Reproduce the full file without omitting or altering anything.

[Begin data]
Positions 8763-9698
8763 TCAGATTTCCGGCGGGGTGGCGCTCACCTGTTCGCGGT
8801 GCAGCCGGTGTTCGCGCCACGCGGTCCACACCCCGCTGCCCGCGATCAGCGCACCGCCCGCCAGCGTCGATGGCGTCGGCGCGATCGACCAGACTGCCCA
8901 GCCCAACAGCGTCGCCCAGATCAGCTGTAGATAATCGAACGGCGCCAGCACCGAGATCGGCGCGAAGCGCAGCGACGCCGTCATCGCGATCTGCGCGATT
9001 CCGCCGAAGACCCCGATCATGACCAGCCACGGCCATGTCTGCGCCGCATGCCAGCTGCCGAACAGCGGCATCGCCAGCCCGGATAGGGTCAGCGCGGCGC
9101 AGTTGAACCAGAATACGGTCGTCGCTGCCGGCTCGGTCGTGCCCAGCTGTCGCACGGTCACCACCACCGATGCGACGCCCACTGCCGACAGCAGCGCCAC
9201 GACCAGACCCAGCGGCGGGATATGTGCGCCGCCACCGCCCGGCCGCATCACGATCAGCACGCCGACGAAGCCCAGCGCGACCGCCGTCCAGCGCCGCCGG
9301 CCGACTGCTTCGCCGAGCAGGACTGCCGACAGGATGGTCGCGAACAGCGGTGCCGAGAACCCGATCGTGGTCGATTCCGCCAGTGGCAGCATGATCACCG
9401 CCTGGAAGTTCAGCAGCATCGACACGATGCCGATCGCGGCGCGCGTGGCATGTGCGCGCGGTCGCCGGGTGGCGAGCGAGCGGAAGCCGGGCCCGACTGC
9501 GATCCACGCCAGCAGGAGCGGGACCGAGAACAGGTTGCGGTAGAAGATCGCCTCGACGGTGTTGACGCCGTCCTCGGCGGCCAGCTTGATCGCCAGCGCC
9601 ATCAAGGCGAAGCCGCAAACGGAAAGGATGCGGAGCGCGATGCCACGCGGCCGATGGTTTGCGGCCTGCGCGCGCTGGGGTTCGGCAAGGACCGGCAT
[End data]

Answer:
Positions 8763-9698
8763 TCAGATTTCCGGCGGGGTGGCGCTCACCTGTTCGCGGT
8801 GCAGCCGGTGTTCGCGCCACGCGGTCCACACCCCGCTGCCCGCGATCAGCGCACCGCCCGCCAGCGTCGATGGCGTCGGCGCGATCGACCAGACTGCCCA
8901 GCCCAACAGCGTCGCCCAGATCAGCTGTAGATAATCGAACGGCGCCAGCACCGAGATCGGCGCGAAGCGCAGCGACGCCGTCATCGCGATCTGCGCGATT
9001 CCGCCGAAGACCCCGATCATGACCAGCCACGGCCATGTCTGCGCCGCATGCCAGCTGCCGAACAGCGGCATCGCCAGCCCGGATAGGGTCAGCGCGGCGC
9101 AGTTGAACCAGAATACGGTCGTCGCTGCCGGCTCGGTCGTGCCCAGCTGTCGCACGGTCACCACCACCGATGCGACGCCCACTGCCGACAGCAGCGCCAC
9201 GACCAGACCCAGCGGCGGGATATGTGCGCCGCCACCGCCCGGCCGCATCACGATCAGCACGCCGACGAAGCCCAGCGCGACCGCCGTCCAGCGCCGCCGG
9301 CCGACTGCTTCGCCGAGCAGGACTGCCGACAGGATGGTCGCGAACAGCGGTGCCGAGAACCCGATCGTGGTCGATTCCGCCAGTGGCAGCATGATCACCG
9401 CCTGGAAGTTCAGCAGCATCGACACGATGCCGATCGCGGCGCGCGTGGCATGTGCGCGCGGTCGCCGGGTGGCGAGCGAGCGGAAGCCGGGCCCGACTGC
9501 GATCCACGCCAGCAGGAGCGGGACCGAGAACAGGTTGCGGTAGAAGATCGCCTCGACGGTGTTGACGCCGTCCTCGGCGGCCAGCTTGATCGCCAGCGCC
9601 ATCAAGGCGAAGCCGCAAACGGAAAGGATGCGGAGCGCGATGCCACGCGGCCGATGGTTTGCGGCCTGCGCGCGCTGGGGTTCGGCAAGGACCGGCAT